Infielder Ryan Pineda joined Whitaker, Kirby-Jones and Thompson as the only Bees' regulars to post OPSs above 700 for the season. Pineda, a Cal-State Northridge alum and 2010 draft pick, had a 706 OPS for the year. Unlike Thompson, Pineda warmed as the weather did. Hi hit .200 before the All-Star break, but bumped that number up to .297 after the break. He had a 773 OPS after the break that included a .420 SLG. Pineda was a power hitter at Northridge and he has had to adjust his approach for wood bats. His strong second half is a good indication that those adjustments are starting to click and he could be in-line for a break-through season in 2011 with Stockton similar to the one Michael Gilmartin put together for the Ports this year.

At the start of the season, it looked like outfielder Douglas Landaeta was on his way to a break-out season. The native of Venezuela hit .291 with a 763 OPS before the All-Star break and was named to the midseason All-Star team. His production fell off of a cliff during the second half, however, and he hit only .193 with a 518 OPS. He finished the year with a .250 average and a 661 OPS. Landaeta has shown flashes of offensive potential throughout his young minor league career. He hit .293 for short-season Vancouver in 2010 and hit well this season with runners on base and runners in scoring position. He still has some work to do to make the next step forward with his development, however. He will be 23 throughout next season.

Royce Consigli is another young outfielder who started the season red-hot but struggled to maintain that pace throughout the season. The native of Canada didn't turn 20 until after the regular season had ended, making him the youngest position player on the Bees' roster. He hit .338 with a 901 OPS out of the gate for Burlington in April. He hit only .218 in May and vacillated between hot-and-cold the rest of the season. At season's end, he finished with a .247/.335/.350 slash-line and 16 stolen bases in 25 chances. At his best, Consigli was a game-changer for the Bees. He has always been a patient hitter and he walked 59 times in 127 games this year while striking out 83 times. Consigli also showed he could be disruptive on the basepaths, although he is still learning to pick his spots to steal. At 6'2'', 220, he should continue to add more power as he grows into his frame. Defensively, Consigli is still a work-in-progress, but he has the tools to be a solid defender. The A's may have him repeat at the Low-A level next year given his age, but if he gets off to a fast start, he could make a mid-season move to Stockton.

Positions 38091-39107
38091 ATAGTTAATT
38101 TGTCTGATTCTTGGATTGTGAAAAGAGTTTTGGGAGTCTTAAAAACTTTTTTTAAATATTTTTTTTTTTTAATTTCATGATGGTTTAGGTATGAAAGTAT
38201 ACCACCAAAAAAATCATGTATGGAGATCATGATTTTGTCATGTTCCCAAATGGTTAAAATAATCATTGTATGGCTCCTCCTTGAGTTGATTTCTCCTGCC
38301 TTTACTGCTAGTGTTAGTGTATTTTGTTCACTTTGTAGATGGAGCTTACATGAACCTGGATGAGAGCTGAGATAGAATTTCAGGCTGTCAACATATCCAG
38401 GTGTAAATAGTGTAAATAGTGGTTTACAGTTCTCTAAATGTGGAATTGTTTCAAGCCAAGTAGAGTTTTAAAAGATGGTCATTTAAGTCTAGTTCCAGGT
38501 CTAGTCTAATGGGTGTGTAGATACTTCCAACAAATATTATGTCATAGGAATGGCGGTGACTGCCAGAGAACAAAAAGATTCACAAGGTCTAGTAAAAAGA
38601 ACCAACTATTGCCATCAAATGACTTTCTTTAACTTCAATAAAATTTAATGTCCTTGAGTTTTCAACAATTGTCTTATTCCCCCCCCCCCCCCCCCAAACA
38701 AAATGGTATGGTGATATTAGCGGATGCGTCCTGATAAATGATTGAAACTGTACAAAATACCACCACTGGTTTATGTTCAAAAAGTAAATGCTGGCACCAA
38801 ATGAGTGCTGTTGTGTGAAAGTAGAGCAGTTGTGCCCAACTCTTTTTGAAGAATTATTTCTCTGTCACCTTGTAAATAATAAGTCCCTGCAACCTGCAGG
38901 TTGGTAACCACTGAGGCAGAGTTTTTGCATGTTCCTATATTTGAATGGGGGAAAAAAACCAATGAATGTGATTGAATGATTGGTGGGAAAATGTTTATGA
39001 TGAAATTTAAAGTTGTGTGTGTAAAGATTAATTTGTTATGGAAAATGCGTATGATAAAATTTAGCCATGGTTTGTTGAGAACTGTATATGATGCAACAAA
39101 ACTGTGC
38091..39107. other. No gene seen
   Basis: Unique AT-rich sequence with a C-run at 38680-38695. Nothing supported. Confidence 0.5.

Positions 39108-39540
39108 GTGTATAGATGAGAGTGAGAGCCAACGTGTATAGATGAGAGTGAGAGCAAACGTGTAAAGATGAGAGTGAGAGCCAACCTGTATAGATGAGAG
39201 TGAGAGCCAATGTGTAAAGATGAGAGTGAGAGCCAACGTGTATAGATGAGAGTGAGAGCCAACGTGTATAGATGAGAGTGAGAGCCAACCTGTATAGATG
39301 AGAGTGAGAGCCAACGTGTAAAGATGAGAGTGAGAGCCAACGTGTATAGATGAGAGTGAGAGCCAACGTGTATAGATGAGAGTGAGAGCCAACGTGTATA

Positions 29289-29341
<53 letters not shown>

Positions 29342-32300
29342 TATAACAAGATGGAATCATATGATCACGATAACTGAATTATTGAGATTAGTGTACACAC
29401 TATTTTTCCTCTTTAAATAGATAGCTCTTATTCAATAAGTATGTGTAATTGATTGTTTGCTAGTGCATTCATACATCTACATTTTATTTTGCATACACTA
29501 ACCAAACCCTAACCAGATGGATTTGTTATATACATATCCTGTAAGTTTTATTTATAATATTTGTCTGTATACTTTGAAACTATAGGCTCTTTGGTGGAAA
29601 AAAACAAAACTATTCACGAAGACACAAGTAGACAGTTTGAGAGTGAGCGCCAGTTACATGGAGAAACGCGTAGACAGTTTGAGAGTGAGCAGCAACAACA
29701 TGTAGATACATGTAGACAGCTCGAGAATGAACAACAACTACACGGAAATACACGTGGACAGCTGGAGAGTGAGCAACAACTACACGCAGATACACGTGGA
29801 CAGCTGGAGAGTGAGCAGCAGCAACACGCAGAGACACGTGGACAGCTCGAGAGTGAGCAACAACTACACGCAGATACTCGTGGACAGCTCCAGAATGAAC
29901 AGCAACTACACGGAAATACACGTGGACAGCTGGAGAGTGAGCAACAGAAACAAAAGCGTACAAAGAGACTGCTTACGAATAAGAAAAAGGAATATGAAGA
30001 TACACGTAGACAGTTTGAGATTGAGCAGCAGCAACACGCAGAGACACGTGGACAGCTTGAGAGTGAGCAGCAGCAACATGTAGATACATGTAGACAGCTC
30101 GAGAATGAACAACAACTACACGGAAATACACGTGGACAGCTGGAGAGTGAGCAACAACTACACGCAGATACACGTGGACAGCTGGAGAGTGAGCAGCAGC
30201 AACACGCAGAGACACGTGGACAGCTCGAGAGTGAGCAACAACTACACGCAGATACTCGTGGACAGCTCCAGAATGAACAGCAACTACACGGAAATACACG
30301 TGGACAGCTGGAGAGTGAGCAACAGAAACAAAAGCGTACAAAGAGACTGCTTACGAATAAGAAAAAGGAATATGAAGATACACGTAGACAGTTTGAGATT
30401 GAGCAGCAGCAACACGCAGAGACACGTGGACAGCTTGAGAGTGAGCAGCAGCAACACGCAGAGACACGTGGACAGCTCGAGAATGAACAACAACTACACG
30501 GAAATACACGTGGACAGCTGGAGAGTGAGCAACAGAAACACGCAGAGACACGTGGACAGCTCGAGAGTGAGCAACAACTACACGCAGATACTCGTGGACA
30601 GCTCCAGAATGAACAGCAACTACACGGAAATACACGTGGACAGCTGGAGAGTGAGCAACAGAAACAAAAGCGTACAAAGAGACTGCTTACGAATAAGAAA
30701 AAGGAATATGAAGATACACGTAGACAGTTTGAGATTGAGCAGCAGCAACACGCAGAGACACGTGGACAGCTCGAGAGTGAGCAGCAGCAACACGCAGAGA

Nino Leyja was another young player on the Bees' roster. Although he has been in the A's system since 2008, Leyja just turned 21 in early October. His development has been uneven, but he showed some signs of improvement in 2011. Like Consigli, Leyja got off to a fast start this season. Despite a wrist injury, he hit .329 in April with a 17:13 BB: K ratio. He was unable to maintain that pace in May and June, but saw an uptick in production in July. Then in August he showed a burst of power, hitting five homeruns in 101 at-bats. He had hit only six homeruns total in his career before the month of August. Leyja sacrificed his plate discipline (28 strike-outs and only three walks) to post those power numbers in August and that isn't likely a trend the A's will want him to continue next season. Leyja profiles best as a top-of-the-order hitter. He has good speed (he stole 28 bases in 33 chances), but needs to continue to improve his plate discipline. Leyja can handle both shortstop and second base and that positional flexibility could give him an opportunity with Stockton next season. Despite the fact that he has already spent parts of two seasons in the Midwest League, it wouldn't be a disaster for Leyja to repeat the league again in 2012 given his age.